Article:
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Conservation

As Border Wall Plans Progress, the White House Flouts Environmental Laws

Officials confirm the bird-rich Santa Ana National Wildlife Refuge is the 'probable' starting point for construction.

More than two years after President Trump boasted of his plans to build a “big, beautiful, powerful wall” between the United States and Mexico, his administration is adopting a stealthier approach—ducking dozens of environmental rules—to make the promise a reality. And it looks like one of the country's best birding sites will be up first. 

To fast-track the process, the White House is targeting public tracts—even those set aside specifically for conservation. Nearly all Texas border lands are private, and seizing property through eminent domain is controversial and costly. But rather than waiting to go through the courts, in July the U.S. Army Corps of Engineers began taking soil samples at the Santa Ana National Wildlife Refuge in South Texas to help choose suitable materials for a three-mile-long wall through the 2,088-acre haven, where more than 400 bird species have been observed. Documents published by the Texas Observer show that the goal is to finish the $45-million segment by July 2019. “It’s about expediency,” says Scott Nicol, co-chair of the Sierra Club’s Borderlands team. The administration might even bypass an environmental impact statement by invoking a 12-year-old anti-terror act.  (Last week a federal official confirmed that Santa Ana is the probable starting point; and U.S. Fish and Wildlife Service, which opposed border-wall construction on nearby refuges a decade ago, stated it would cooperate.)

Not all construction on private land is on hold, either. Around the same time the Army Corps started poking around Santa Ana, contractors with U.S. Customs and Border Protection (CBP) were sawing down habitat and widening a road at the National Butterfly Center in nearby Mission, Texas. While the 100-acre tract is owned by the North American Butterfly Association, CBP can claim access to any private property within 25 miles of the border to “maintain levees for flood-control purposes.” The nonprofit recently filed a lawsuit against the Department of Homeland Security (DHS) to argue that the agency has gone way beyond that scope.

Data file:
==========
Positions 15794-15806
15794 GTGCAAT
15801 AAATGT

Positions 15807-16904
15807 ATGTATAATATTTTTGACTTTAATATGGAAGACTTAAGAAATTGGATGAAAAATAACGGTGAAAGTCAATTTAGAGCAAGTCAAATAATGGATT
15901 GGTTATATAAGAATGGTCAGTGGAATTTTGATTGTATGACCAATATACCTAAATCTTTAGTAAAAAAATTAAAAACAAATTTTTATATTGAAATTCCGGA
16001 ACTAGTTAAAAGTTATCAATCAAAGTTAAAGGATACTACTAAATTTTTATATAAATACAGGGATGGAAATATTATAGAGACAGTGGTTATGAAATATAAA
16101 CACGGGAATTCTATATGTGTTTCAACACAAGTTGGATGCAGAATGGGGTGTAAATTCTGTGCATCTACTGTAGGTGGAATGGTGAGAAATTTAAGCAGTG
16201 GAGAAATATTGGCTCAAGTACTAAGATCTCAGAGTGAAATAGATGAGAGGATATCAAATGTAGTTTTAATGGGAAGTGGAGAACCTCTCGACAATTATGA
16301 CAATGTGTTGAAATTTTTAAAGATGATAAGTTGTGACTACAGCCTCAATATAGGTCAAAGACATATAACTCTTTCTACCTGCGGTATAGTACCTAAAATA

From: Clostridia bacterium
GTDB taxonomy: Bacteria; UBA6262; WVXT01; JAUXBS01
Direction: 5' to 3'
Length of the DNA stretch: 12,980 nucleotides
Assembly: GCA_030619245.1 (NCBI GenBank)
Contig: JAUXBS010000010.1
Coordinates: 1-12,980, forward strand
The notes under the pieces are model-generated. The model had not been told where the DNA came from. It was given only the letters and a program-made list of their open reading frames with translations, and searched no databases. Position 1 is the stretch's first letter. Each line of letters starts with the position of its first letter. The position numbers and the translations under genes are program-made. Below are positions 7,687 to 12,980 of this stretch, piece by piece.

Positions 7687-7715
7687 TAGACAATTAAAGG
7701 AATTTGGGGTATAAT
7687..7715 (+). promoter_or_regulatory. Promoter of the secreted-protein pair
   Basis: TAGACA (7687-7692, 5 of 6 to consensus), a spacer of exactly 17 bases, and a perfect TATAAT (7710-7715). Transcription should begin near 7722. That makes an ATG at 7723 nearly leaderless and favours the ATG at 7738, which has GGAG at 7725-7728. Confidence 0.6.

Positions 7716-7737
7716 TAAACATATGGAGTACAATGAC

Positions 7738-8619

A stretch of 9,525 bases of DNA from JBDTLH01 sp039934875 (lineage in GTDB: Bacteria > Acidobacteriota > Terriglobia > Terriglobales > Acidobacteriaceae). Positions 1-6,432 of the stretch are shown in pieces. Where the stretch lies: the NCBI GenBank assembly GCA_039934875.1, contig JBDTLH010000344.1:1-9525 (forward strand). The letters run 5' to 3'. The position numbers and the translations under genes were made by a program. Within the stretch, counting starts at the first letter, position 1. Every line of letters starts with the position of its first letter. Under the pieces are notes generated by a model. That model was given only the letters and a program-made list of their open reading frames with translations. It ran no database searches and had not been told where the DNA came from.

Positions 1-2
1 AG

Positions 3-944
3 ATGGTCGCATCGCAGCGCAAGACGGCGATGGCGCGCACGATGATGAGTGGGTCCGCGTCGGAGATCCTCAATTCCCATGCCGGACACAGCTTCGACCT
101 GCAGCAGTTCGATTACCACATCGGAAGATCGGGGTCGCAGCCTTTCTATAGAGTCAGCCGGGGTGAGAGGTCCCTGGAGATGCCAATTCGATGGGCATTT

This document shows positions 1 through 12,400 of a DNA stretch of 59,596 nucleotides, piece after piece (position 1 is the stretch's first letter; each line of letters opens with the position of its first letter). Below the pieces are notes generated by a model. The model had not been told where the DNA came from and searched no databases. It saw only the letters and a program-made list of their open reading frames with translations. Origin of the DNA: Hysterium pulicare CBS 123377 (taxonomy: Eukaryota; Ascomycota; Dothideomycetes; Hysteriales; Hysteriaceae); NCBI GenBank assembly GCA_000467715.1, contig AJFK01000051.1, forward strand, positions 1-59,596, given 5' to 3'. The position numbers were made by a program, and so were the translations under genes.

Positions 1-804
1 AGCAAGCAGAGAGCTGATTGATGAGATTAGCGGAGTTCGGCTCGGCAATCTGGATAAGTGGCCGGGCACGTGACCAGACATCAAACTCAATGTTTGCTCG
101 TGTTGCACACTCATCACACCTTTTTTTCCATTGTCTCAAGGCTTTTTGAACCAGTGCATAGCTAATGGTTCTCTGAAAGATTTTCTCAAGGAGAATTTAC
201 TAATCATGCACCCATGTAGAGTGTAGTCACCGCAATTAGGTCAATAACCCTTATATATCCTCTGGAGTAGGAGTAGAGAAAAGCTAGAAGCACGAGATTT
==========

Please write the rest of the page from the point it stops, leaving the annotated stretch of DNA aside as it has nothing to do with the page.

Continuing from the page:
If true, it would be keeping with other DHS actions. This August the department waived 37 environmental laws—including the Endangered Species Act and the Migratory Bird Treaty Act—to speed up the construction of eight prototypes for the wall on federal land near the San Diego-Tijuana border, in a region that contains critical habitat for the Coastal California Gnatcatcher, the Quino checkerspot butterfly, and other threatened and endangered species. The models were paid out from CBP’s 2017 budget—at a total price tag of $3.3 million—and were unveiled at the end of October.

With these plans underway, Trump can point to tangible progress on his pet project. But a major challenge looms on Capitol Hill: A $1.6 billion “down payment” for the wall is still awaiting Senate approval. Though the House pushed the bill through months ago, experts say it’s unlikely to pass both chambers; Democrats despise the idea, and the GOP is far from unified in support.

But wildlife advocates are still holding their breaths. Both Santa Ana National Wildlife Refuge and the National Butterfly Center are part of a 230,000-acre ribbon of habitat in the Lower Rio Grande Valley that’s taken decades and millions of dollars to stitch together. Existing portions of wall built during the Obama administration are already preventing some animals in the Valley from accessing the river and escaping floodwaters. All told, the documents published by the Observer show, the administration plans to build 15 segments of border wall through 33 miles of the Valley.

A longer partition, conservationists argue, will further cut off that corridor and push fragile species like ocelots, jaguars, and Ferruginous Pygmy-Owls closer to the brink. “We’ve been doing everything we can to mobilize opposition and head off any possible construction,” Nicol says. At summer’s end, he and more than 600 birders and demonstrators marched through Santa Ana to show that the consequences of the wall would be big and powerful—but far from beautiful.

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